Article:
Quantum computing

Defense IT

Quantum leaps needed for new computer approach

Quantum computing researchers and practitioners, including the chief scientist at the nation's largest military contractor, say the technology holds great promise in areas such as cybersecurity and cryptography, along with emerging areas like software testing required for multi-billion dollar weapons.

 As incremental performance gains from traditional digital computing architectures prove harder to achieve, researchers are turning to quantum computers that encode information as quantum bits, or qubits, rather than binary 0s and 1s. While major performance gains have so far proved elusive, researchers stressed this week that the quantum technology has far more upside as prototypes are built and a technology ecosystem emerges.

"We’re starting to reach the tipping point for investing in this technology," Landon Downs, co-founder of quantum software startup 1Qbit told a panel this week hosted by the Information Technology and Innovation Foundation.

Among the largest investors in quantum computing is Lockheed Martin Corp., whose quantum science program goes back two decades. The company was one of the first to invest in the technology, purchasing the first D-Wave Systems quantum computer in 2010. Ned Allen, the company's chief scientist, said the company invested about $15 million to "mess with" the D-Wave One machine, eventually using for its "verification and validation" (V&V) program used to test mission critical software.

With software accounting for about half the cost of control systems used on advanced weapons like the F-35 fighter, Allen noted that the D-Wave machine was integrated into its engineering processes as a "co-processor" in hopes of reducing the skyrocketing cost of spotting errors in software that must work flawlessly.

The stakes for weapon testing are enormous, Allen added, with verification and validation costs running as high as $50 million a day when running flight simulations used to debug software. Those costs are what convinced the company to turn to quantum computing as a way of managing software testing costs.

A sample problem involved searching for an error in a 30-year-old chunk of software code for the F-16 fighter. It took the company's top engineers several months to pinpoint the error; the D-Wave machine found it in six weeks.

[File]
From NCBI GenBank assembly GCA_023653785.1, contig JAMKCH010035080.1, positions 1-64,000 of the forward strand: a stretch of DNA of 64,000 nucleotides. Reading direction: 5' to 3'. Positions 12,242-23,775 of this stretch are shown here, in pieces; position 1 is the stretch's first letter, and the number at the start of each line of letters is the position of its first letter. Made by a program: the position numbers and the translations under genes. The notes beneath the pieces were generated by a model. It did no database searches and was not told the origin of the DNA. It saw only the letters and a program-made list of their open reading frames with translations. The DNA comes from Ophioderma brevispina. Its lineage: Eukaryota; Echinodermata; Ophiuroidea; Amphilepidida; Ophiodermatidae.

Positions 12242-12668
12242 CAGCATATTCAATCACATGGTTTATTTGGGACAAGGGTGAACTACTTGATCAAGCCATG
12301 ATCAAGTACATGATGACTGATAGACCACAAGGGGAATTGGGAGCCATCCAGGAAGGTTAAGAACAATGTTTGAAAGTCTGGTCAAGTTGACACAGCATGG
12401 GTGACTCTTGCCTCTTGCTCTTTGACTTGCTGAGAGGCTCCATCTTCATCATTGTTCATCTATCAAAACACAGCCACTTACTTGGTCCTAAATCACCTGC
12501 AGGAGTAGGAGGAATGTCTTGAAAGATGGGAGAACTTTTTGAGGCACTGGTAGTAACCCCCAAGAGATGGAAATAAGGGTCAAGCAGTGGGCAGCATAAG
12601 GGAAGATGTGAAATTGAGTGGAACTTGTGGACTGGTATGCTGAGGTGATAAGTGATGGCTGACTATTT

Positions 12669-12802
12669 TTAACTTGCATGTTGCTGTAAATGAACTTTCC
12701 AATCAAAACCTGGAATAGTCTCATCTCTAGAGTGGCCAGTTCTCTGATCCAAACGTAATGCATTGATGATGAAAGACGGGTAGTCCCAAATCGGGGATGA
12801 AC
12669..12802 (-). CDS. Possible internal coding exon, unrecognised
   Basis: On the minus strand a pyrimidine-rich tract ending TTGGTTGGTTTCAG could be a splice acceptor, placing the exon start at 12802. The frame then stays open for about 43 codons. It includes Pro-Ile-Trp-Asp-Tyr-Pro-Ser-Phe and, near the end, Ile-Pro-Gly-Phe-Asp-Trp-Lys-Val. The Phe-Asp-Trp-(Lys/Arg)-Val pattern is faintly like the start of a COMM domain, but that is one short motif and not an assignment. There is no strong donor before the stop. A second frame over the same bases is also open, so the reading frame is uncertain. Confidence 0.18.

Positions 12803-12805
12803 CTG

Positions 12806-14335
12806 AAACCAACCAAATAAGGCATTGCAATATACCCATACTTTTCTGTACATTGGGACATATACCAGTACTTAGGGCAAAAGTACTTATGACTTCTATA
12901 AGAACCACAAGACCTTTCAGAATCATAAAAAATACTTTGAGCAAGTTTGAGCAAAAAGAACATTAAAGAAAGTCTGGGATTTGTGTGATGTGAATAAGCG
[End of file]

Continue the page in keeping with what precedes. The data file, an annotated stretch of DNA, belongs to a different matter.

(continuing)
"Quantum computers are not going to be used in isolation," Allen said, but instead would be applied to parts of the software validation problem they are best suited for. Other potential applications include "classical analytics" along with quantum imaging for sonar and radar systems, Allen said.

The company also is using quantum computing for a battery technology development that would store entropy rather than energy, an approach Allen said could yield energy densities orders of magnitude higher than conventional batteries.

Ultimately, Allen predicted, hybrid-computing platforms will emerge that leverage quantum co-processors.

Meanwhile, a quantum-computing ecosystem continues to expand, including a research platform released by IBM in May that has already attracted about 33,000 users. The cloud-based system is "the beginnings of a quantum community," predicted Robert Wisnieff, a quantum researcher at IBM's Watson Research Center. Quantum software startups like 1Qbit are meanwhile working to optimize machine language along with existing programming languages to run on emerging quantum hardware. "The first applications [for quantum computing] are being developed today," 1Qbit's Downs said.

Another hurdle is having actual quantum platforms to work with, noted Tim Polk, assistant director for cyber-security with the White House Office of Science and Technology Policy. The IBM quantum system in the cloud addressed that gap, Polk said. "We need to be able to walk before we run," he added, noting that quantum demonstrators would lead to more complex applications.

Another parallel between digital and quantum computing is that the potential of the former was not fully appreciated in the 1960s. "We see the same type of potential now for quantum computing," Polk added.

Despite that optimism, Polk warned that the U.S. lead in quantum research is "under siege" from research efforts in Canada, Europe and China. For example, a Chinese satellite launched this past summer dubbed "Quantum Experiments at Space Scale" seeks to demonstrate hack-proof satellite communications based on the ephemeral properties of quantum physics, including the mysterious phenomenon known as quantum entanglement.

Indeed, Wisnieff of IBM noted that Chinese researchers are making heavy use of the company's cloud-based quantum platform.

About the Author

George Leopold is a contributing editor for Defense Systems and author of Calculated Risk: The Supersonic Life and Times of Gus Grissom."Connect with him on Twitter at @gleopold1.

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